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An exquisite collection of destination hotels

By Paul Knowles

You can check out any time you like, but you won't want to leave.


Decisions, decisions...

There is a problem travellers sometimes face... if we are lucky enough. Every once in a while, we check into a hotel, and the place is so, well, accommodating, that it deserves to be a destination on its own.

Our intention is to spend our sleeping time there; maybe even have a meal or two. But the place is just so darned comfortable, so luxurious... in fact, we feel so spoiled that some days, we don't leave the hotel at all. It may put a crimp in our carefully planned itinerary, but it can be a wonderful way to spend a holiday.

There is a group of hotels that clearly fall into that category. Collectively, they are known as Red Carnation Hotels. They were assembled and brought to their present standard by Beatrice Tollman, an exuberant, flamboyant and often controversial figure who brought her own personal touch -­ jungle motifs in the bar and all -­ to her growing chain of luxury hotels.

They are located in several countries ­- one apiece in Switzerland and Florida, two in South Africa, and the rest, seven in all, in England.

I've had the good fortune to spend time in five RCH Hotels, and every one of them presented that 'I never want to leave' challenge. They are, simply, superb.

My British favourite ­- and that seems so disloyal to the others -­ is the Summer Lodge Country House Hotel. Perhaps I like it best because it is located outside London, and I always prefer the British countryside to the city.

Summer Lodge, now completely renovated and refurbished, is located in Evershot, in Dorset. It was built in 1789; the village of thatched cottages seems not far removed from that era. This is Thomas Hardy country, with attractions including Hardy's Cottage (a building that deserves the name, by the way, and is potentially attractive only to devoted Hardy fans), Montacute House, Forde Abbey and Gardens, and Tintinhull Gardens all only a short drive away.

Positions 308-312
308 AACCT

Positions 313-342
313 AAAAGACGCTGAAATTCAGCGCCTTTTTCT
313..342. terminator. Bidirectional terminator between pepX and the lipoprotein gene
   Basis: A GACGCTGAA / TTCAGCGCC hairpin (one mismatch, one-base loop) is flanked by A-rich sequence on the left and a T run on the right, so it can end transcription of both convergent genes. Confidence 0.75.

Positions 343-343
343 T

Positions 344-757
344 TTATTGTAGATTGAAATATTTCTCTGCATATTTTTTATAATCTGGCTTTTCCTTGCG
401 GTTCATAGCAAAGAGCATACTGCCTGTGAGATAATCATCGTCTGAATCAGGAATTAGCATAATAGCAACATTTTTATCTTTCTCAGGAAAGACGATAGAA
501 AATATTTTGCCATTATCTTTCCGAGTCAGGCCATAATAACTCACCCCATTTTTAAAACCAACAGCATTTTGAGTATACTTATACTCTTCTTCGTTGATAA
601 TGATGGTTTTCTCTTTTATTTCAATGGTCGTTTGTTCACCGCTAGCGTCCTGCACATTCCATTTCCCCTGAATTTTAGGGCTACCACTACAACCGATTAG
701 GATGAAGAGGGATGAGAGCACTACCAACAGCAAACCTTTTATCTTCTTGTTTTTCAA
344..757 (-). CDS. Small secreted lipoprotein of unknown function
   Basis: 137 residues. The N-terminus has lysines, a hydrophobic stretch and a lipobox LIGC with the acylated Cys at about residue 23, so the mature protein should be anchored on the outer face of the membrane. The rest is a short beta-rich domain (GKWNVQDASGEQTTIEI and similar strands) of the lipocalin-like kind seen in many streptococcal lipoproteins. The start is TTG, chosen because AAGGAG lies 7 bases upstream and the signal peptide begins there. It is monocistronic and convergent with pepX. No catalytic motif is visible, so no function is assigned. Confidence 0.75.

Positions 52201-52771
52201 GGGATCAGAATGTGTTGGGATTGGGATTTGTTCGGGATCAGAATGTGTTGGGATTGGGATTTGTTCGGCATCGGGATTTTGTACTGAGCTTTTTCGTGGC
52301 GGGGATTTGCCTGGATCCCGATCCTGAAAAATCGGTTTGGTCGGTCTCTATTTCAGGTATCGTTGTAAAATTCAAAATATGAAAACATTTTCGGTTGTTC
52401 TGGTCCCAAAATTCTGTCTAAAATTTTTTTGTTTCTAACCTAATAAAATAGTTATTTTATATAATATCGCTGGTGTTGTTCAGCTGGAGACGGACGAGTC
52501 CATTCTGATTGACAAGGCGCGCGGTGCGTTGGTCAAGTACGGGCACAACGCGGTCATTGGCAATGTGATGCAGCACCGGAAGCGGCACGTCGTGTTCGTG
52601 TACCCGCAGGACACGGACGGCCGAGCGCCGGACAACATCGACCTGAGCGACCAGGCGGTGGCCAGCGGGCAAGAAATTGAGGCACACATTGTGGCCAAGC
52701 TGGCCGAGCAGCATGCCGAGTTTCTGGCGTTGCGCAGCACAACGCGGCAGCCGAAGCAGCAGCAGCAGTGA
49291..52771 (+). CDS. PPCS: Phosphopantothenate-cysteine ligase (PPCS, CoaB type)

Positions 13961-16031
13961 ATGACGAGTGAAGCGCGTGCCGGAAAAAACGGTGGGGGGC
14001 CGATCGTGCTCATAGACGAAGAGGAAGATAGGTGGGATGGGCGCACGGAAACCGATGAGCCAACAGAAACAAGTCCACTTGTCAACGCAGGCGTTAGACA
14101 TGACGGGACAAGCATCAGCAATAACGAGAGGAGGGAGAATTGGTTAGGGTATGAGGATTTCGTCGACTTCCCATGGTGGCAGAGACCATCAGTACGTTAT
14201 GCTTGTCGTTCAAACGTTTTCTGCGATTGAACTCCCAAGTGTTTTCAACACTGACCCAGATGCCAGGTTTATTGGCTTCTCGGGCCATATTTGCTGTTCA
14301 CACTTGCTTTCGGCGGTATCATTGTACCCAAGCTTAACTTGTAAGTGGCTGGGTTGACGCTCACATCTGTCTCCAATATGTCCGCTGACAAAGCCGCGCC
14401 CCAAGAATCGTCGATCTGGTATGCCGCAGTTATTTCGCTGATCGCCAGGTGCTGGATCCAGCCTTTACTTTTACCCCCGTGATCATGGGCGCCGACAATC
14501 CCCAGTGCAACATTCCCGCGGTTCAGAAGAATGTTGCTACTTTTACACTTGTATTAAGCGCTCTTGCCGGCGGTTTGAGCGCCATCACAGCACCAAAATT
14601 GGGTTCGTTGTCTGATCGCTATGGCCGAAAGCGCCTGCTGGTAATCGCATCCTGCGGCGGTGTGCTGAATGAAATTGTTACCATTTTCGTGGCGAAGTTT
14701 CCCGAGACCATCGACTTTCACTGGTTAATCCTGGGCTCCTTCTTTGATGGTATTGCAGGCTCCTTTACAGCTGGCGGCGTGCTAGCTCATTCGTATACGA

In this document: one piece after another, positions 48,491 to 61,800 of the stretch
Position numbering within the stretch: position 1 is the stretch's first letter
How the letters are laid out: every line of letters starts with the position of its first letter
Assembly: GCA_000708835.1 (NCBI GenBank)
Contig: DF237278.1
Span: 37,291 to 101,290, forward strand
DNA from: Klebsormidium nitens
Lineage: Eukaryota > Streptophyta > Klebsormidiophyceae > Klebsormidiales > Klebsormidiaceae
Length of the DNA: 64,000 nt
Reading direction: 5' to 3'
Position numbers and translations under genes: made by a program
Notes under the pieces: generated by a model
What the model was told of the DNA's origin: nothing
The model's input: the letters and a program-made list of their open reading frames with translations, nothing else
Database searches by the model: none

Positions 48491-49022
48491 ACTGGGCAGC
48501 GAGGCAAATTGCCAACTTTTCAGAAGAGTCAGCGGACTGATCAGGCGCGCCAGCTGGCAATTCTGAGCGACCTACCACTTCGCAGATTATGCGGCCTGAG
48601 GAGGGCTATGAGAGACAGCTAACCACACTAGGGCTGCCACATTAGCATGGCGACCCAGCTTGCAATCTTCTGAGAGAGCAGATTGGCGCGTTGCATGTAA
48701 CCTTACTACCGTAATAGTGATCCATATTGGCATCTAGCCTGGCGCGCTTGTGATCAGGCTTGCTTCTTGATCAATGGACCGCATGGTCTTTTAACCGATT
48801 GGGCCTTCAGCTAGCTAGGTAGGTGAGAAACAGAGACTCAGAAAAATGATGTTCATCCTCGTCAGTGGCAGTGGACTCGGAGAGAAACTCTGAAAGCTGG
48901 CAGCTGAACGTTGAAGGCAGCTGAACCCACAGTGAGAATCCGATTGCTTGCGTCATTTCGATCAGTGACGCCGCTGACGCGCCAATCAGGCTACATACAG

If you ever leave the hotel. Ah, there's the rub. Summer Lodge truly is a destination in its own right. This is a boutique hotel, with 24 luxurious guest rooms and three cottages which typically have fireplaces and conservatories (and, this being the 21st century, thatched cottages or no thatched cottages, each room also has the latest technological gadgetry and connectivity).

Summer Lodge is surrounded by four acres of truly beautiful gardens, which simply trap the garden lover into an afternoon of leisure. And then there is the restaurant and lounge bar. If you escape the clutches of the wingback chairs, you are a better person than I. Summer Lodge ­- like its siblings in the RHC chain -­ is staffed by award-winning chefs and sommeliers. The wine lists are superb, the food exquisite, and the prices... well, the food is exquisite. The meals I enjoyed at Summer Lodge were incomparable.

Sometimes, of course, one simply has to stay in London. The list of Red Carnation hotels in the city has grown in the past few years; there are now six unique and luxurious hotels in the capital, including Milestone Hotel and Apartments, '41', Chesterfield Mayfair, Montague on the Gardens, Rubens at the Palace, and Egerton House Hotel.

Each of these is, again, a destination all on its own. Each is also superbly located, depending on your mission in the city.

I very much enjoy the Montague on the Gardens, partly for its sheer comfort, and partly because it is half a block from the British Museum. If one does leave the hotel, it is awfully nice to walk around a corner and find oneself in one of the best museums in civilization ­- with free admission, by the way. The Montague sits in the heart of literary Bloomsbury, well populated with the ghosts of Virginia Woolf and her contemporaries.